Marginal revenue product and salaries: Moneyball redux
AbstractScully (1974) used a two equation regression model to estimate a baseball player’s salary to compare to the actual salary the player earned in order to determine if a player is paid his net marginal revenue product. We replicate the spirit of that paper, but introduce several useful innovations to estimate net marginal revenue products for a large sample of free-agent baseball players. Our results suggest that the highest paid free agents are overpaid, while all other free agents are underpaid or paid appropriately. We found no evidence for the notion that some clubs may be more adept at finding “bargain” free agents.
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Bibliographic InfoPaper provided by University Library of Munich, Germany in its series MPRA Paper with number 21410.
Date of creation: 01 Mar 2010
Date of revision:
net marginal revenue product; free agents; baseball;
Find related papers by JEL classification:
- J24 - Labor and Demographic Economics - - Demand and Supply of Labor - - - Human Capital; Skills; Occupational Choice; Labor Productivity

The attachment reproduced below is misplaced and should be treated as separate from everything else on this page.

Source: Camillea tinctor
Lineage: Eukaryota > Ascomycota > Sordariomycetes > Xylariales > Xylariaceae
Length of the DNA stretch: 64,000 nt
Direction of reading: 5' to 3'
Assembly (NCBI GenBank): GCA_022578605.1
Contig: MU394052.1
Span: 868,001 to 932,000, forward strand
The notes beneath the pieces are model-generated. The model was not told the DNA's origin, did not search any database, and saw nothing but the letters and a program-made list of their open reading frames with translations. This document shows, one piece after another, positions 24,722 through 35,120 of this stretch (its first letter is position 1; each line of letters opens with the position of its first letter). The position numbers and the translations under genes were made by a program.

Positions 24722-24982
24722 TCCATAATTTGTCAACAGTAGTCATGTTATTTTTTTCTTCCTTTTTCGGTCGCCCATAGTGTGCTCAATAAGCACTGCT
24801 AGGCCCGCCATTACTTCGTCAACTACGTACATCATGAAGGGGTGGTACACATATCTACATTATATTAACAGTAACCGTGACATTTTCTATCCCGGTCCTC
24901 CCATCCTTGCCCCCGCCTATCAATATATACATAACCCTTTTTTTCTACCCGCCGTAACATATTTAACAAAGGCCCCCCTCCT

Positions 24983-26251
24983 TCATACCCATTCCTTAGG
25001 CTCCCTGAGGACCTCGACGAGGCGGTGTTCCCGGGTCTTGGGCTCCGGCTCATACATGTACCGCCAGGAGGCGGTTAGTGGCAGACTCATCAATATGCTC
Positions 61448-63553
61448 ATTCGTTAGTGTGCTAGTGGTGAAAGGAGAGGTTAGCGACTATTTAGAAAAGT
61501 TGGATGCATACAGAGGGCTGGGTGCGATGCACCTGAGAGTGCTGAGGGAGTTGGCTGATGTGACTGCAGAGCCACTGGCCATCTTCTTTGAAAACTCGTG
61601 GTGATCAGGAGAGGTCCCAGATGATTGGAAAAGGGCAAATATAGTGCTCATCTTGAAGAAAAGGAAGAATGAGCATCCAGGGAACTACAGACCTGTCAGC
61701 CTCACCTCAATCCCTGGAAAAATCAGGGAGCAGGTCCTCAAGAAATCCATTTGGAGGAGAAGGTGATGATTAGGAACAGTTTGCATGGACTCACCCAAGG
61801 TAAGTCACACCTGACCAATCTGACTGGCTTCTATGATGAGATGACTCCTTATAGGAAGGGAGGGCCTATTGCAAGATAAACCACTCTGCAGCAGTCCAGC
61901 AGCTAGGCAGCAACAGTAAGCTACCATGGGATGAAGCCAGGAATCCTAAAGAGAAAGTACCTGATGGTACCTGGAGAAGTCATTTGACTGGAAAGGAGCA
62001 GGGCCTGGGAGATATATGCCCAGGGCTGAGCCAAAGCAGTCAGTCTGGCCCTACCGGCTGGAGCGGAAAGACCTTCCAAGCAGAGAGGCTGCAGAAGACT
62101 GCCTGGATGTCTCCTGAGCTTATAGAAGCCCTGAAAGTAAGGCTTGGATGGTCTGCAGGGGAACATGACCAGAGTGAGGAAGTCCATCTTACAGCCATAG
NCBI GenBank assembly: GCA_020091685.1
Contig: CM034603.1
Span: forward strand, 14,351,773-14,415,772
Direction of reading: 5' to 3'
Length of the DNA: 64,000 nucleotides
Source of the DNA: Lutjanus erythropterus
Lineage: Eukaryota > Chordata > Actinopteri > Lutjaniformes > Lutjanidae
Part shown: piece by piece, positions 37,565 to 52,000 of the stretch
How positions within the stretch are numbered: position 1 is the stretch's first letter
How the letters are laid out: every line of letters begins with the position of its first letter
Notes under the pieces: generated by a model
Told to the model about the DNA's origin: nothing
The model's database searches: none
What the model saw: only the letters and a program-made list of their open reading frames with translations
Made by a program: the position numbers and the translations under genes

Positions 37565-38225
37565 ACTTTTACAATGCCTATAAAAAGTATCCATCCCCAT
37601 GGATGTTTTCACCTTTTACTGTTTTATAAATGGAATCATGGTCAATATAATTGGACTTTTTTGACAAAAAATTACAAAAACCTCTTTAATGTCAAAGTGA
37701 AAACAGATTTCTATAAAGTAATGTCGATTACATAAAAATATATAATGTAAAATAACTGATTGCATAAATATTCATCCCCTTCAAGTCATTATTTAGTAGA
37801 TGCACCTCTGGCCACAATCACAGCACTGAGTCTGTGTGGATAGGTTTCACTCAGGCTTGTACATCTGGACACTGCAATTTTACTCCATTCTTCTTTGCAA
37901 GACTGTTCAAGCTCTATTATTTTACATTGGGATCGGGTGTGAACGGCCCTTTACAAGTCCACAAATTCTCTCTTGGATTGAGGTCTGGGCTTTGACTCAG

- L83 - Industrial Organization - - Industry Studies: Services - - - Sports; Gambling; Restaurants; Recreation; Tourism
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- Scully, Gerald W, 1974. "Pay and Performance in Major League Baseball," American Economic Review, American Economic Association, vol. 64(6), pages 915-30, December.
- Michael A. Leeds & Sandra Kowalewski, 2001. "Winner Take All in the NFL: The Effect of the Salary Cap and Free Agency on the Compensation of Skill Position Players," Journal of Sports Economics, , vol. 2(3), pages 244-256, August.
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